Good jazz takes practice.
Writing good commentaries about prose takes some practice as well.
Take the passage below, and looking carefully at it, explore how the writer has created a ‘hook’ in her opening lines. If you post some ideas in the message box, or even an actual commentary, we can get a useful discussion going about an approach to commentary. I will respond as an examiner to your postings.
Friday 12 March 2004
— Get the **** off the road!
The gendarme pushed the strap of his AK47 over his shoulder and leaned in the driver’s window.
Marius sighed. He couldn’t see much in the dark street, but he reversed onto the dirt at the side of the road as far as he could, turned off his headlights and waited. Behind him in the darkness other cars were doing the same.
After ten minutes or so a procession swept up the boulevard, heading north from the centre of Lomé.
Marius started the engine, switched on his lights and pulled the car back on to the road. The gendarmes waved him through and he turned left on to the other side of the empty boulevard and headed south towards town. By the time he got to the Peace roundabout Lomé was back to normal. He glanced up at the huge statue of a white dove that rose from a floodlit pedestal in the centre of the roundabout. Part of the olive branch was still hanging from where the dove’s mouth used to be, but most of its head had been shot off during what locals called the troubles. Ten years on and it still hadn’t been repaired.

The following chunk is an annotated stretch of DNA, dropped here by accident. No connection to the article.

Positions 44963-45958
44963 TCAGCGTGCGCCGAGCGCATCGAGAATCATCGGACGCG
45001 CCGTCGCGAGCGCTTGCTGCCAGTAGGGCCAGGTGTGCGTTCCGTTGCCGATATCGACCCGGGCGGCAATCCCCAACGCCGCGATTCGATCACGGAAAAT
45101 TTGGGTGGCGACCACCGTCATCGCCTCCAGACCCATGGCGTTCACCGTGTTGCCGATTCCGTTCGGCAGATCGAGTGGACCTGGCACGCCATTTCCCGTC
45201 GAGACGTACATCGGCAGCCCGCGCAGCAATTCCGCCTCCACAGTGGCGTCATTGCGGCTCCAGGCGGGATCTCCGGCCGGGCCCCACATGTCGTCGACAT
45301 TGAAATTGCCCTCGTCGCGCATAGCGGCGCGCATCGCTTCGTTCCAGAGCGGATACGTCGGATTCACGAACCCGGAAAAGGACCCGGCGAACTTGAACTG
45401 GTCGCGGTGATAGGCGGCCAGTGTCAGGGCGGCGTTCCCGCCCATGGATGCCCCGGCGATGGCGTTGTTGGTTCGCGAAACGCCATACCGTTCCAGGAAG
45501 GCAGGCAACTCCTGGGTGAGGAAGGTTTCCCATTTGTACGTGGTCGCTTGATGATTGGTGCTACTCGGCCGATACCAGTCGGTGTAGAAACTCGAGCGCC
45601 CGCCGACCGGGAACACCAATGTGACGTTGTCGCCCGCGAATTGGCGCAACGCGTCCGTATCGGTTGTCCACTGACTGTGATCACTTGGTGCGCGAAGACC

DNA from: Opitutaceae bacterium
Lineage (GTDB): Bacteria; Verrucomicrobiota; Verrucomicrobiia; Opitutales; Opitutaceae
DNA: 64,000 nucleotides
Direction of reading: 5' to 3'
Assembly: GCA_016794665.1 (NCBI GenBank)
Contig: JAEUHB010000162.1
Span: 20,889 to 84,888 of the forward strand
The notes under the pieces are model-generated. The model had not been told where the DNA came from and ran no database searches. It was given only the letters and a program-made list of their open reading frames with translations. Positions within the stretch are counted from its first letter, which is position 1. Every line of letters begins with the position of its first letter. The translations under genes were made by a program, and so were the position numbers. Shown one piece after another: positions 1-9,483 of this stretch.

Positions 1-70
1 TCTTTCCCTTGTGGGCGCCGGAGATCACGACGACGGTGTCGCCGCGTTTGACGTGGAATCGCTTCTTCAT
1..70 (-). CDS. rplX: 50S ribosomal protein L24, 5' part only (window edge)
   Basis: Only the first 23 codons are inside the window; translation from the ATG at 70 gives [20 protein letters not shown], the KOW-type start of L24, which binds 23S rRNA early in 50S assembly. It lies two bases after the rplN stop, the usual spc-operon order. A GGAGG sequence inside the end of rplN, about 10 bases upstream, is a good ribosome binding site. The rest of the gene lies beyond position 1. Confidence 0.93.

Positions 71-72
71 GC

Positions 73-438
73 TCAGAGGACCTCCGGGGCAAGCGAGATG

A few minutes later Marius made a right turn off the main road. The streets quickly became narrow and dark, the only light coming from the headlights reflecting off the dirty sand. Every so often he passed a brightly lit drinking spot and the smell of charcoal grilled chicken and yams frying in coconut oil drifted into the car, along with the thump of afro-beat. He breathed it all in through the wide-open car windows.
Before long he stopped at the entrance to a narrow lane. A hand made sign was just visible in the headlights: Le Jazz Spot 200 metres. He dimmed his lights and waited while some street food diners pulled stools and tables out of the way to make room for the car. Inching forward, he savoured the smell of grilled fish and gave them a wave of thanks. The lane soon ended at a T-junction with a sprawling sandy road and Marius pulled the car in next to the ones already there.
He walked back to the lane and let himself through a wooden gate in the high plaster wall. For a moment he stood there, waiting for his eyes to adjust. There was a reasonable sort of crowd here already. Most of them were sitting in the garden, where tables and chairs were randomly scattered between low-growing bushes and ground lights. He didn’t recognize anyone but then he couldn’t see very well in the darkness. At the far end of the garden the bar was lit by a string of lights that shimmered off the bottles on the shelf at the back. A couple of people were ordering drinks and others were sitting on the high stools.
His favourite table in front of the band was empty and he headed over to it and sat down. As if that was a signal the speakers snapped into life and the sounds of Michael Brecker drifted through the bar. Marius felt content. He thought — not for the first time — that the soft humid air here in Lomé seemed to hold sounds as it did moisture. He’d never been to any other place where the nights were so soft.
from Twice No One Dies, a work in progress.